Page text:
I have a new post coming soon, but in the mean time I wanted to share something that I’ve read which really hit a nerve (in the best possible way).
It’s been a productive week. I’ve performed my first set of stand-up comedy, had some writing projects take off in a big way (details coming in the future), and I’ve changed up my routes for afternoon walks and commuting.
I have to admit that I sorta like wearing a moustache. As much as I’m looking forward to growing my beard back in December, there’s a serious temptation on my part to just grow this out into the most walrus-ey monster of a ‘stache that I’m capable of cultivating.
There’s not much more to say at the moment. If you haven’t had a chance to check out some of this month’s posts, you can view my thoughts on the downward spiral that is The Simpsons, and see what all the fuss over Toronto hip hop artist AndrewLIVE’s new album is about.
As before, you can check out my Movember profile and donate to the cause here.
- My story “A Cold Night, Dead Past” will be featured in Palladium Books’ The Rifter #64, hopefully being released in the next couple of weeks. I’m waiting with baited breath.
- A new post on Tuesday, December 3 – as well as another end-of-Movember update on Friday, November 29.
- More news as it becomes available!
I don’t really watch The Simpsons anymore.
That said, I didn’t exactly “Hah!” when I heard that Marcia Wallace, the voice actor for Edna Krabappel, had died. It didn’t provoke any particular feeling. I hadn’t thought about her in a long time, and the whole show has sort of been off my radar for a while. So I didn’t really think about it very much.
Then, I read about the opening to a recent Simpsons episode. Bart, still doodling on his chalkboard as long as both my brothers have been alive. Except his message is a simple and heartfelt farewell to Mrs. K.
And that’s awesome.
In real life, anyway.
I had a great time attending the 2013 Detroit Fanfare convention in Michigan this past weekend. I got to meet some heroes, both personal and fictional, as well as more than a few truly interesting sights and events.
Some thank you’s are in order:
Billy West, for his kind words and inspiration. It’s good to know that I’m not the only artist who was a terrible student in school.
John DiMaggio and Maurice Lamarche, for being awesome and taking time to indulge a fanboy in brief conversation. Maurice said that he was glad that the Brain and Animaniacs had such an impact on my generation, and John was surprised to hear that I was gushing more for his portrayal of the Joker in Under the Red Hood than his work on Futurama and Adventure Time.
Kevin Siembiedia and the rest of the Palladium crew! Not only were they warm and welcoming, but offered some great feedback on new works I’m developing for them. Kevin was kind enough to run a game of Palladium Fantasy that I was lucky enough to take part in, and I had a blast! Wayne Smith and Matthew Clements were both very good to meet as well, and I look forward to working with them in the future. Last but not least, Chuck Walton and I jived on pretty much everything from style to substance, and neither of us can wait to see what the other does next – particularly more works of ours that overlap!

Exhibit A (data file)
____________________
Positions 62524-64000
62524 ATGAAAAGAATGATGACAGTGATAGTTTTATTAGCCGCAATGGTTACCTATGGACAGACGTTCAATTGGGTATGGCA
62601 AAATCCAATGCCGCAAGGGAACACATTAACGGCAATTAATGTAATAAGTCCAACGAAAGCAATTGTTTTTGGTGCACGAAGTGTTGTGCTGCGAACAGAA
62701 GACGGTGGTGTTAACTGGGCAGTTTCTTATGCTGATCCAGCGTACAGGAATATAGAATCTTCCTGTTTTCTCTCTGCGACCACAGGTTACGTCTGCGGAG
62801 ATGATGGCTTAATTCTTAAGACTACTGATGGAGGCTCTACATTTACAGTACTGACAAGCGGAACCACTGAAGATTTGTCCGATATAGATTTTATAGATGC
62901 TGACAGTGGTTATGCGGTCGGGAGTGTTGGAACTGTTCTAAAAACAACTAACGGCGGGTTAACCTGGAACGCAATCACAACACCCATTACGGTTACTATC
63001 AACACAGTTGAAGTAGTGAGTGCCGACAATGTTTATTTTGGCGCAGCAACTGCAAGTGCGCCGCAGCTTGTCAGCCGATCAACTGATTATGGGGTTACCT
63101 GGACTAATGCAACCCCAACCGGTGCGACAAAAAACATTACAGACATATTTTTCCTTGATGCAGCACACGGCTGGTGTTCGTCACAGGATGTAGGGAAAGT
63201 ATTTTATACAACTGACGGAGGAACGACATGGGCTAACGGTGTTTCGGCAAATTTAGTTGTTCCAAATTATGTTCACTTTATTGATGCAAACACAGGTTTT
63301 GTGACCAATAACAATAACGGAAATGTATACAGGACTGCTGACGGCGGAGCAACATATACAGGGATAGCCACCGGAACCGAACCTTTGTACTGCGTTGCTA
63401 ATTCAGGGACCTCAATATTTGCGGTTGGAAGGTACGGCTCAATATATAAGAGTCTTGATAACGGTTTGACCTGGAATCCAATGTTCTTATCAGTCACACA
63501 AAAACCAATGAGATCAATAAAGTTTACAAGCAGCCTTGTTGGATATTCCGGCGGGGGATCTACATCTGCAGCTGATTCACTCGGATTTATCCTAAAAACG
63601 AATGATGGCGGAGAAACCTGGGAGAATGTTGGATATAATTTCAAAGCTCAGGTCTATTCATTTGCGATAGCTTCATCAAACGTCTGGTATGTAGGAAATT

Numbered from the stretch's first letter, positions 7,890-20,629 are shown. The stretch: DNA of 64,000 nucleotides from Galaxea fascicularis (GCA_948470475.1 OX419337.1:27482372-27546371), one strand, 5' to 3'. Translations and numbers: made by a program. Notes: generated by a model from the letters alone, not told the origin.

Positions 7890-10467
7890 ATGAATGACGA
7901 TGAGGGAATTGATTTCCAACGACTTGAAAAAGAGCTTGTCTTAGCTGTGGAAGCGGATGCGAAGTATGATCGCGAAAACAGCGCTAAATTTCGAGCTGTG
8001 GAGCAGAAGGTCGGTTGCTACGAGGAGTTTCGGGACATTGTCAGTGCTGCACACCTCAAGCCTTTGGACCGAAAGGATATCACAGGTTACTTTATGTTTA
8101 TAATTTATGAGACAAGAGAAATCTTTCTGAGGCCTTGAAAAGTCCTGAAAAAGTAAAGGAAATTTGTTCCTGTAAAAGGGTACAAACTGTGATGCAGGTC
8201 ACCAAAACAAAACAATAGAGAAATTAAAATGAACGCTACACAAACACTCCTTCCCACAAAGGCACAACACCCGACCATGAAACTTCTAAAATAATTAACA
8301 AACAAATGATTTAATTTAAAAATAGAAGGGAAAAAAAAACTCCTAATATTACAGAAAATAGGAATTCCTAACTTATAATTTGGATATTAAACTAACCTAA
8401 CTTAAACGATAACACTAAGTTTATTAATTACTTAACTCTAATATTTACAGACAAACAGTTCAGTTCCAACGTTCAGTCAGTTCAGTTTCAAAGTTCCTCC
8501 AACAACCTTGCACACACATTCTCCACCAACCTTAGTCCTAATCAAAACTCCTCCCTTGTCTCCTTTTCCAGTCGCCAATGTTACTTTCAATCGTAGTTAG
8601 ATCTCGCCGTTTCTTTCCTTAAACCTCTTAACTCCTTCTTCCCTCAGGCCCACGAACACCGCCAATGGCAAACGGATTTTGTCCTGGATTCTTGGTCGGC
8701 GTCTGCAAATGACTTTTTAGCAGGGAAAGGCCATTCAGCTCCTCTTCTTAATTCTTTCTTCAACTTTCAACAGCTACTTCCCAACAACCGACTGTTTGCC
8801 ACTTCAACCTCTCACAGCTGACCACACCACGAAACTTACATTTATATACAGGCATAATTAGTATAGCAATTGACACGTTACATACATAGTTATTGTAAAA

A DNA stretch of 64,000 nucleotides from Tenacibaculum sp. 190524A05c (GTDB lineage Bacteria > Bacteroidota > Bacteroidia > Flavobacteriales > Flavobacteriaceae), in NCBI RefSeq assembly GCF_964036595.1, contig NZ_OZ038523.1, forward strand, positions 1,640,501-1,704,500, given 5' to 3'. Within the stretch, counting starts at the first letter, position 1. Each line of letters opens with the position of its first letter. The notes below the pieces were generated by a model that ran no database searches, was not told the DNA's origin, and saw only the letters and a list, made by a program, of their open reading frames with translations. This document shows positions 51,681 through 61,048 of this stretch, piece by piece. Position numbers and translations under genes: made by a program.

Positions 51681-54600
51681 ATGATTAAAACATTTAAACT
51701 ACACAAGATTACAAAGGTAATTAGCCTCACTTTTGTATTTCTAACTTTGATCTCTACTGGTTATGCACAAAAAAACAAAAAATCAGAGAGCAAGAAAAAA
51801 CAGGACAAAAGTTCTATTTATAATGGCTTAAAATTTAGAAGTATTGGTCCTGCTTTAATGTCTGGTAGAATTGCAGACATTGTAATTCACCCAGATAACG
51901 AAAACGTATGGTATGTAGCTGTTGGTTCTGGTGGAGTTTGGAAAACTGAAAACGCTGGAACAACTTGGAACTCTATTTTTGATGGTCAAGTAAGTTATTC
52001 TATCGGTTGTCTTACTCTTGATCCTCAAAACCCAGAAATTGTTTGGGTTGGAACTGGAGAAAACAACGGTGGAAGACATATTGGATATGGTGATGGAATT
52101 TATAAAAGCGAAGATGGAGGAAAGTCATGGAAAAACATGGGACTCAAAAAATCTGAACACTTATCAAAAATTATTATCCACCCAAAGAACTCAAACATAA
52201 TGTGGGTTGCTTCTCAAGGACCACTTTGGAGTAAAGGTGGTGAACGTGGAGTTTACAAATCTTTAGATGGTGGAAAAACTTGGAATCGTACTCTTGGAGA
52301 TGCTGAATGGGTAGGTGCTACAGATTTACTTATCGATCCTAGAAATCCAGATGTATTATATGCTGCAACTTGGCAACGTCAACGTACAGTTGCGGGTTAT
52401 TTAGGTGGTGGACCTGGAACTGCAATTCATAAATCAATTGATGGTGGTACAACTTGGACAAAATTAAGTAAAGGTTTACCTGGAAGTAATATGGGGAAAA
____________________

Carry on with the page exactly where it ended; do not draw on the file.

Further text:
Finally, Mr. Mort Castle. After enjoying his panel (along with The Walking Dead’s Jay Bonansigna) on writing horror, I was lucky enough to chat with him for a few minutes. Expect a future post detailing some of the pertinent notes from that panel, including some direct quotes from him and Jay!
I’ll be participating in the not-so-ancient ritual of Movember this year! Not only that, but I’ll actually be trying to raise money for the cause, so you can find my online profile for Movember Canada here.
I intend to post a couple of updates on this per week, so expect some shaven-going-stubbly photos in the next few days. I’ll be chronicling not only the resurgence of facial hair, but also what it feels like to go from beard to nothing at all and back again. Well, from nothing to 70’s porn star calling card, anyway.
I’ve found that black comedy suits my personality to a tee. Looking at the world, all its ugliness and stupidity, and choosing to laugh. It speaks to something inside me, that asshole nugget buried deep (or not very deep at all, depending on who you ask). It’s a perfect fusion of the masks of comedy and tragedy – somewhere between a frown and a smirk. I laugh without compromising my pessimism.
There’s few other genres that make me cringe as much as I laugh. Or even do both at the same time. It only happens when I really care about the characters. If my life has had one constant, it’s that ‘it’s easy to hate people,’ but that’s the difference. Everyone’s bad here, which makes the whole thing a lot more relative in who I can root for. No matter how vile, despicable, or just plain old fucked up, every character is deserving of love if handled correctly.